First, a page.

I agree with Jack Wilshere

 

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Photo: Geordie Bosanko (Self-scanned) [Public domain], via Wikimedia Commons

Manchester United’s Adnan Januzaj’s recent displays and Arsenal and England midfielder Jack Wilshere’s statement that “only English players should play for England” have once again raised questions over nationality and who should be eligible for national sports teams. (The Belgian-born Januzaj could qualify to play for England should he remain resident in the country for five years.) Wilshere later took to Twitter to clarify his position before praising the likes of runner Mo Farah and fellow footballer Wilfried Zaha, both African-born, but raised predominantly in Britain and have worn the colours of Great Britain and England respectively. Hopefully this will quieten those perhaps looking to associate Wilshere with the likes of the BNP.

Wilshere argued that just because someone acquires a passport it does not make them automatically English, adding that spending five years in Spain would not make him Spanish. My concern about allowing athletes to join a national team after five years residency is that it could lead to sportsmen and women opting to represent the country in which they have been residing only after failing to be selected by their ‘first-choice’ country, the one they consider their homeland, in other words. I think I stand with all fans in saying that all athletes in national colours ought to be committed one hundred percent to the country they represent.

The case of Jermaine Pennant is a case in point. In 2011 the Stoke footballer said he would play for Ireland if approached. Although Pennant was eligible for the Irish through a grandparent, at this point he was in his late twenties and had won 24 caps for England Under-21s. He had held out in the hope that England would award him a call-up which had (and still has) yet to materialise. The case of Mo Farah is different. He has been in Britain since childhood, attended school here and has come through the ranks of British athletics. I don’t know him personally but after last year’s Olympics would you want to question his loyalty to Britain?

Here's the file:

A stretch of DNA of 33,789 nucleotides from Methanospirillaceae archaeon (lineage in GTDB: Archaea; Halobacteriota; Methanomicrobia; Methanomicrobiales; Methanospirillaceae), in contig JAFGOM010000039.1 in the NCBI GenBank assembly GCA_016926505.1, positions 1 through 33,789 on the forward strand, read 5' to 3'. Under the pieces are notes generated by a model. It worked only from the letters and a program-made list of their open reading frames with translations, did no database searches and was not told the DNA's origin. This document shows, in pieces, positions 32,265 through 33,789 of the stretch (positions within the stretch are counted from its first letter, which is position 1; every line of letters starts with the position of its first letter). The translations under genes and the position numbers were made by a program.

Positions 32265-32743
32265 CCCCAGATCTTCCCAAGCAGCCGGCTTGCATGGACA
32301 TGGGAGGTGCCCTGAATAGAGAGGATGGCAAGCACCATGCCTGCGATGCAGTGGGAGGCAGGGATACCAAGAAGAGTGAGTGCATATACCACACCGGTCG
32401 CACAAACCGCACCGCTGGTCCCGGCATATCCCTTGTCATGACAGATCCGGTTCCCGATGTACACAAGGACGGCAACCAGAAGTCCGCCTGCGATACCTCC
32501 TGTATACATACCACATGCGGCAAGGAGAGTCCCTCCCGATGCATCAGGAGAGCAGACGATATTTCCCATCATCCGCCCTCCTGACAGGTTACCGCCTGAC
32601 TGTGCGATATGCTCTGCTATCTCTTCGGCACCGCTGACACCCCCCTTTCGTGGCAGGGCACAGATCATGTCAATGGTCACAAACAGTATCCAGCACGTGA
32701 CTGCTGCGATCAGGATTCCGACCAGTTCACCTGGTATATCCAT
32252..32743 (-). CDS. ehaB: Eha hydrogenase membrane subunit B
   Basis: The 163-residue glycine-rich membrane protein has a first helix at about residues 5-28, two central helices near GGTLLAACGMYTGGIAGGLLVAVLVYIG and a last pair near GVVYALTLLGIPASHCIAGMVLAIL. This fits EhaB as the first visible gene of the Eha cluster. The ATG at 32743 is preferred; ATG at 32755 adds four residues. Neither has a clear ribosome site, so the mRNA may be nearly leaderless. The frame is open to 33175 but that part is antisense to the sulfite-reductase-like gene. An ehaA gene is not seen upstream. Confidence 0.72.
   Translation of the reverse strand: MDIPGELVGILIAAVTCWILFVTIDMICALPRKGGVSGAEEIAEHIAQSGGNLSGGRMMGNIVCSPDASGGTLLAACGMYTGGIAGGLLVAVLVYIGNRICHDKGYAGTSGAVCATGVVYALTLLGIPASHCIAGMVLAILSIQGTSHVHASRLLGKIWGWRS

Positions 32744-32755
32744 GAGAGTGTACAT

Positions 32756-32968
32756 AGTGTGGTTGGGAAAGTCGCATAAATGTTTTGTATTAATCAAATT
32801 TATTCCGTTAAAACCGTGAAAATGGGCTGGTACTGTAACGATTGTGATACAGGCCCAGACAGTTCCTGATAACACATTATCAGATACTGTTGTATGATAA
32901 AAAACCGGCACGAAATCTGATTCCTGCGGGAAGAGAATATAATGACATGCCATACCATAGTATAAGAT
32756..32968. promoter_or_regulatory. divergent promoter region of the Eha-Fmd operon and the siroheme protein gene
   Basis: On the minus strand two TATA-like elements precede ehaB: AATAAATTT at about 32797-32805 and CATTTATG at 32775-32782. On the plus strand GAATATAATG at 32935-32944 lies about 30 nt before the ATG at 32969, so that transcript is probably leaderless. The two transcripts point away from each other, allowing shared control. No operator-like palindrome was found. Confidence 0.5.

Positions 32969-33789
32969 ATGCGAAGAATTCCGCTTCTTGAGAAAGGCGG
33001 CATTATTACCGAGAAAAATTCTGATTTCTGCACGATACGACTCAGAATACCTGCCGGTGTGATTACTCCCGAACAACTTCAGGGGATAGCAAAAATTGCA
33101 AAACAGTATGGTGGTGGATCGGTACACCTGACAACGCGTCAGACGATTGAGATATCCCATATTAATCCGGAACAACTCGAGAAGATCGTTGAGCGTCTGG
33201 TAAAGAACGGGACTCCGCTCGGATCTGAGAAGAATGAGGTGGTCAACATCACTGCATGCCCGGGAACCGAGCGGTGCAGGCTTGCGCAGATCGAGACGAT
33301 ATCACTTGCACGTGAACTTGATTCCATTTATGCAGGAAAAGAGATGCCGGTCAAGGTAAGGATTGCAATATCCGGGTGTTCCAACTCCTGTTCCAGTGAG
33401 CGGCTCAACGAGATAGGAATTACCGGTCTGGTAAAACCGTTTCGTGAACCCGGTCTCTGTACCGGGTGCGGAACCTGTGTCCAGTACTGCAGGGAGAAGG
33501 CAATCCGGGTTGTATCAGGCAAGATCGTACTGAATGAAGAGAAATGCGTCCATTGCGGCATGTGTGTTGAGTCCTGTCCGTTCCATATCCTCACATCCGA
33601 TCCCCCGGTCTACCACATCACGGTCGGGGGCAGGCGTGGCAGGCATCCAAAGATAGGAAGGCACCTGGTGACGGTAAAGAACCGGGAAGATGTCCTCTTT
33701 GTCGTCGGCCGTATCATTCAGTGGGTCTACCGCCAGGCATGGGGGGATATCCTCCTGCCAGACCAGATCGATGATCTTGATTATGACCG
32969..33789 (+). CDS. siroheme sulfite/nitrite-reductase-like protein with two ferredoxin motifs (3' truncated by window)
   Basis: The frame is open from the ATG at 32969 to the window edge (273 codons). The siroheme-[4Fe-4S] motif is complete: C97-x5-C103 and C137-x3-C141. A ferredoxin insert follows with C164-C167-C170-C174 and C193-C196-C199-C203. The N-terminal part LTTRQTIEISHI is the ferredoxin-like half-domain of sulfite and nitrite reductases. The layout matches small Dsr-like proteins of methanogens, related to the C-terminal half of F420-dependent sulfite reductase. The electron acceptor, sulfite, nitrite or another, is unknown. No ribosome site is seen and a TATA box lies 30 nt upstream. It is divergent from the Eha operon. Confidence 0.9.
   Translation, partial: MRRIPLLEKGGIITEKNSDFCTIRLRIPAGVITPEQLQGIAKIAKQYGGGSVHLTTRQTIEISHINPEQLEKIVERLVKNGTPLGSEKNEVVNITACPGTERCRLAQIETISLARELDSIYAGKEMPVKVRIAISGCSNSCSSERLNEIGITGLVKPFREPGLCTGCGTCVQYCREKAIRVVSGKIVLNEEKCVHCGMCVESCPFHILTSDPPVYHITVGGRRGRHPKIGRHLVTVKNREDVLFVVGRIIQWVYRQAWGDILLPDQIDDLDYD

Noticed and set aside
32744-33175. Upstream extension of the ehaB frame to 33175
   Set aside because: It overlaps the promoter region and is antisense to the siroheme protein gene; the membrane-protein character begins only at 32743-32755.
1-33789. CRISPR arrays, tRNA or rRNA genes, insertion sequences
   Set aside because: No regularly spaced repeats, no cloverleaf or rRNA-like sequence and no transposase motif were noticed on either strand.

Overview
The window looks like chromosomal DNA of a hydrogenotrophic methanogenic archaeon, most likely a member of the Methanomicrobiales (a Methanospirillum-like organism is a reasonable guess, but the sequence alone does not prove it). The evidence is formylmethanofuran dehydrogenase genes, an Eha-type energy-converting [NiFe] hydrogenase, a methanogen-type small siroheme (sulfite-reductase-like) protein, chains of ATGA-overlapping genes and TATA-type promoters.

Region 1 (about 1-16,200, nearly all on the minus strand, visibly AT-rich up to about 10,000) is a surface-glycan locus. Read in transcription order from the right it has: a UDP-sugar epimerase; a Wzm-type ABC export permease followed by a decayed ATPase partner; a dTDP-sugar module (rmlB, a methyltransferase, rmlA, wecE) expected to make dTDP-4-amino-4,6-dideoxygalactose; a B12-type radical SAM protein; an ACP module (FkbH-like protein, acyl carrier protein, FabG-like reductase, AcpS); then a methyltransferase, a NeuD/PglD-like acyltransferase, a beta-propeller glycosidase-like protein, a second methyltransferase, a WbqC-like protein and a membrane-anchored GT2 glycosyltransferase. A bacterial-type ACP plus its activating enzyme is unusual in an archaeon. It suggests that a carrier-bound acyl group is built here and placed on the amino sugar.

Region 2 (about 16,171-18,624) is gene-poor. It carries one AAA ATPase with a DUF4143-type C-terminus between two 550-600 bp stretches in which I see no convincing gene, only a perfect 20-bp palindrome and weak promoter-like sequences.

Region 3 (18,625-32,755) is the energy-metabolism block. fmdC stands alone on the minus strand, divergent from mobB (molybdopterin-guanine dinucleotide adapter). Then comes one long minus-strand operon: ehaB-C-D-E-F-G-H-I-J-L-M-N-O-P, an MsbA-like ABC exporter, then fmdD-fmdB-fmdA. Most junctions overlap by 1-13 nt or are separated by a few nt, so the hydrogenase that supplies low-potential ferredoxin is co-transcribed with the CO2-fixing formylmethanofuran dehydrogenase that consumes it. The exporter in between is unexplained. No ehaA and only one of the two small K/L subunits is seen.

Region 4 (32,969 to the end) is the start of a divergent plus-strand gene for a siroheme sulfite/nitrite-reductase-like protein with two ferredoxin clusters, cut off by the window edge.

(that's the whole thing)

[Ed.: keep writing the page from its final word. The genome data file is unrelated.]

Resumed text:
Selection to a national team should certainly be open to those born overseas with roots back in Blighty. There have been many in this category who have represented their country with distinction on a track or field of some sort; Mike Catt, Kevin Pietersen, Justin Rose, Bradley Wiggins and Chris Froome to name a few. Likewise there have been others born in the country to foreign parents who have done the same; witness recent Olympic medalists Christine Ohuruogu and Phillips Idowu, or the half Italian, one quarter Irish England Rugby World Cup winner Lawrence Bruno Nero Dallaglio. You don’t need to have a name like Smith, Walker or Illingworth to be British.

Furthermore, a born and bred Englishman or woman with firm ancestral ties to the land of his or her birth may have problems with identity and thus feel not greatly attached to ‘their’ country. Look at Jamie Carragher. He once revealed how defeat with England was easier to take than defeat with his club side, Liverpool. Growing up in the city in the 1980s he claims there was a ‘detachment’ between Liverpool and the national epicentre, London. Perhaps Carragher sees himself as Scouse first. Someone’s nationality, in a legal sense, may be different to how they feel in their heart, which may belong, first and foremost, to a city, region or to another country.

Daily Mail sports columnist Jeff Powell went further than Wilshere, declaring that everyone involved in the set-up of any national team, including the manager, coaches, physios and kitmen should hail from that country. Hiring a foreign manager can be a controversial step, and one which many oppose. As will be covered in a subsequent post, I beg to differ on this one. However when it comes to the players, it is time to tighten up the  residency rules.

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